Italy: The Cafe Society
The large glass windows allow light to flood the room while the wood panelling bestows a formality that contrasts with the buzz of gossip that emanates from every table. Then there is the machine, always the centre of attention, churning out cappuccino, espresso, and hot chocolates that are destined to be accompanied by a morning pastry or an afternoon slice of cake.
The everyday experience of enjoying a snack in Italy takes on a theatrical quality when experienced in some of its grandest cathedrals of coffee, such as Al Bicerin or Caffe Florio, both of which have been plying their trade since the 18th century in the northern city of Turin.
The richly appointed interiors reflect the elegance of a bygone age, but their real beauty lies in the fact that rather than being the preserve of the city's nobility, as the décor may suggest, the rise of the café as an important part of the fabric of Italian urban life stemmed from the fact that people of all classes could assemble there.
All of Italy's major towns and cities can boast the equivalent of Al Bicerin, but the basic function that it performs is now replicated at innumerable and far more humble establishments on the corner of every street.
Cappuccino and a CornettoEvery morning, as the rush-hour begins to gather momentum, Italians will crowd around the counters of bars, enjoying the kick-start to the day provided by a cappuccino and a cornetto, or croissant. There's no standing on ceremony, or time to take a seat, the aim very often being to be in and out of the bar in around five minutes. The same approach is taken during the course of the morning, business being punctuated by a quick espresso, again taken standing at the bar. It is only in the afternoon that time can be found to broaden the chat or enjoy some people watching through the windows or one of the larger and grander establishments.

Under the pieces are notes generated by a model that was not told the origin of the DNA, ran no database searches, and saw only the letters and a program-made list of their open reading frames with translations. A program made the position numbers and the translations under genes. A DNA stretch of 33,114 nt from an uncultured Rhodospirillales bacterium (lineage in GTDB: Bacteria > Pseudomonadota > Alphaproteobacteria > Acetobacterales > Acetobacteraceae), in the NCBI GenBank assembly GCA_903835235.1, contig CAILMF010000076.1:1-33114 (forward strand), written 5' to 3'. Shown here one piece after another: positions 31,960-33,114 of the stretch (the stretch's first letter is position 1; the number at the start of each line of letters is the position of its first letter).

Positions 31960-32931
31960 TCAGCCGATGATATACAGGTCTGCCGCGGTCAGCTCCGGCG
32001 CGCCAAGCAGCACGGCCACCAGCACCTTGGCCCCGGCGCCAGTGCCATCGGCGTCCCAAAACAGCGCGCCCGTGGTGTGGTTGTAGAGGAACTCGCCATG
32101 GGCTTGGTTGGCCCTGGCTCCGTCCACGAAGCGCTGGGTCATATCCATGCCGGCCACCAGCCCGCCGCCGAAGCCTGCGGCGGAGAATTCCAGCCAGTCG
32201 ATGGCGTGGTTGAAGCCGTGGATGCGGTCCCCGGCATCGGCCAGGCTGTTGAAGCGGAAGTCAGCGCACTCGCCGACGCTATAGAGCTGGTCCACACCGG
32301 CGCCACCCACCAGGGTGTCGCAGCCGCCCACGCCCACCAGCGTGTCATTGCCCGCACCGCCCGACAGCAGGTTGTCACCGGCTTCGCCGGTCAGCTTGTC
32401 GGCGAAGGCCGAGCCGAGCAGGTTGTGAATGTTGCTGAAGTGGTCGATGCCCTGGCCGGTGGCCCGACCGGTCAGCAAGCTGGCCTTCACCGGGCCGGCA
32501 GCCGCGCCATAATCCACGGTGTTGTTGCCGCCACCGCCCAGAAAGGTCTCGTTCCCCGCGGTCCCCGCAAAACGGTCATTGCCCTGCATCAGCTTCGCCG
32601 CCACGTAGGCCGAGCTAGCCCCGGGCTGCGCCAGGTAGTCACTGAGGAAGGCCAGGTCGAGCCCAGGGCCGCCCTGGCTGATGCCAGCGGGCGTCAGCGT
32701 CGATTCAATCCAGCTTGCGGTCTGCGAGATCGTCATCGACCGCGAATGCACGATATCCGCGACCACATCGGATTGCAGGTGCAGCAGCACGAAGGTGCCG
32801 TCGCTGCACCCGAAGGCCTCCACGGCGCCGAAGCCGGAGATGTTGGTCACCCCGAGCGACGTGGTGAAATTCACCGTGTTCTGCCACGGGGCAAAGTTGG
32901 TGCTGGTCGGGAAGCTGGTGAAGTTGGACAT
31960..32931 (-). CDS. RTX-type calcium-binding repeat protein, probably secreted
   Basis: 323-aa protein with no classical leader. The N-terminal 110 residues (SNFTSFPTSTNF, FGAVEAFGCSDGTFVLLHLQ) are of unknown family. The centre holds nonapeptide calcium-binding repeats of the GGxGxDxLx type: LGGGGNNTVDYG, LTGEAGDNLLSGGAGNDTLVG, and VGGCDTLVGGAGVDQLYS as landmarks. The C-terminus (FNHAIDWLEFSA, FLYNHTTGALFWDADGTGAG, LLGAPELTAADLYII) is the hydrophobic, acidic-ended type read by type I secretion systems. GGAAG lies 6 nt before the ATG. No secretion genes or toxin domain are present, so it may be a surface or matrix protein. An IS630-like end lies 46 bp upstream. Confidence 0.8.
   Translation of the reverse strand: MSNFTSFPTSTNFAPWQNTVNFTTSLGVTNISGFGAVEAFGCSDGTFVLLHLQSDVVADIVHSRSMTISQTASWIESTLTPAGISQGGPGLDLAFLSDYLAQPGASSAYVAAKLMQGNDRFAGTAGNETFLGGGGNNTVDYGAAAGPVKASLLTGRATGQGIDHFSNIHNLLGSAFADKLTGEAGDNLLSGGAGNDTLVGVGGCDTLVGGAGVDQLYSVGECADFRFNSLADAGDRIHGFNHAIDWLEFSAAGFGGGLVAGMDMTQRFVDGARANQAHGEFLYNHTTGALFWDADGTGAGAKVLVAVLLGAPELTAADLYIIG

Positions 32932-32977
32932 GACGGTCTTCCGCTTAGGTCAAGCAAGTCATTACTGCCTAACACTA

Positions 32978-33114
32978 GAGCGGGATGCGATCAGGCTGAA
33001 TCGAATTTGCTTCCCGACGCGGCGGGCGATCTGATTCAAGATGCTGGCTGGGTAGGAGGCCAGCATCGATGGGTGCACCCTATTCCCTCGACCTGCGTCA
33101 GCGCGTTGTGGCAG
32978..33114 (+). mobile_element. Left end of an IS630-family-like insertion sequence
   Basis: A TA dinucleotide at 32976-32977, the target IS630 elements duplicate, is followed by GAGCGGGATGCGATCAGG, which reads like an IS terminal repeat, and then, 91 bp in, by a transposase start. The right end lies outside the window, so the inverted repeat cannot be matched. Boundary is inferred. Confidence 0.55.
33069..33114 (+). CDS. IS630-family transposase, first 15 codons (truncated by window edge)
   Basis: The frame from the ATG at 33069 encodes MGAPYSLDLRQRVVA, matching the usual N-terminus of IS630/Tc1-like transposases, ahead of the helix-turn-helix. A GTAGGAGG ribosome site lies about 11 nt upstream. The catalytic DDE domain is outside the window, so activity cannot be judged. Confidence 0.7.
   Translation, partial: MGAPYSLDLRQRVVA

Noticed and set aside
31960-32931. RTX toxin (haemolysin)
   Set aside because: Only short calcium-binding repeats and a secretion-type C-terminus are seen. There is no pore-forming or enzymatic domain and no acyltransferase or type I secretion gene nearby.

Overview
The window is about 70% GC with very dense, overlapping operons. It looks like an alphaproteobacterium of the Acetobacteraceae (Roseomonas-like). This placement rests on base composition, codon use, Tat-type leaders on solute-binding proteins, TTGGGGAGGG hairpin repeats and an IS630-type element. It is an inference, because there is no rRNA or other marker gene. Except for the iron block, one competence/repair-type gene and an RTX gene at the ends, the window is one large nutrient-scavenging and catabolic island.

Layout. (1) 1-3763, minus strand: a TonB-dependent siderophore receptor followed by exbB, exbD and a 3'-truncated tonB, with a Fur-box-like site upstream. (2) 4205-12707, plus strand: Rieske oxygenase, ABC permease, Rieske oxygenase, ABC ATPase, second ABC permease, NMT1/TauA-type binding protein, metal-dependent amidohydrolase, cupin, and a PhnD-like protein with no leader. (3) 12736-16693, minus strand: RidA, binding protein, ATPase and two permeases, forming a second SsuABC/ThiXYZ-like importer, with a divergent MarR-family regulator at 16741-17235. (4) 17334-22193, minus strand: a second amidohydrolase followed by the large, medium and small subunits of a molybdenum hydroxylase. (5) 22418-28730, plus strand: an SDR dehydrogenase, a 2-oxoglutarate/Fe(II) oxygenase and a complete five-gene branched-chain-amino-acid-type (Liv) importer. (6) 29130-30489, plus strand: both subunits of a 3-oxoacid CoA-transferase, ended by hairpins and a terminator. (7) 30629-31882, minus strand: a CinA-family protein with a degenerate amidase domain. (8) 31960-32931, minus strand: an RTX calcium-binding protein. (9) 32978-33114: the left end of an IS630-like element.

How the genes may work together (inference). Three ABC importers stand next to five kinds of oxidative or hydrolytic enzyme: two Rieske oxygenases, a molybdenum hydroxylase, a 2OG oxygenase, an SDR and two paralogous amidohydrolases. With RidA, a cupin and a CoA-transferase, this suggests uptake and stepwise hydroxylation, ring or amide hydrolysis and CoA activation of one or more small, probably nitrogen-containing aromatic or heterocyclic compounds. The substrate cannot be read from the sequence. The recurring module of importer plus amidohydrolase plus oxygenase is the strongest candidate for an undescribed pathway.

Like breweries, some coffee producers are synonymous with their home cities, such as Illy in Trieste, JollyCaffe in Florence and Caffe Kimbo in Naples. One of the oldest, based in Milan, is Lavazza. As well as satisfying the domestic market, these companies enjoy success exporting to many countries around the world, adding to Italy's reputation as a guardian of all that is best about the art of making and enjoying coffee.
The Importance of a Good BaristaIt is also responsible for heightening awareness of the importance of a good barista, or barman. Anyone who has given one of the commercial machines found in cafes and bars more than a passing glance will not be surprised to learn that it takes a certain level of technical ability to operate it. But once proficiency is attained, there is another level to reach in order to not only produce a cup of coffee but also one that gets the best out of the bean.
And given the cost of the machines it is not surprising that a great deal of importance is placed on finding and training the right staff. Certainly the generations of customers who have walked through the doors of establishments such as Al Bicerin have sat down knowing their coffee is in safe hands.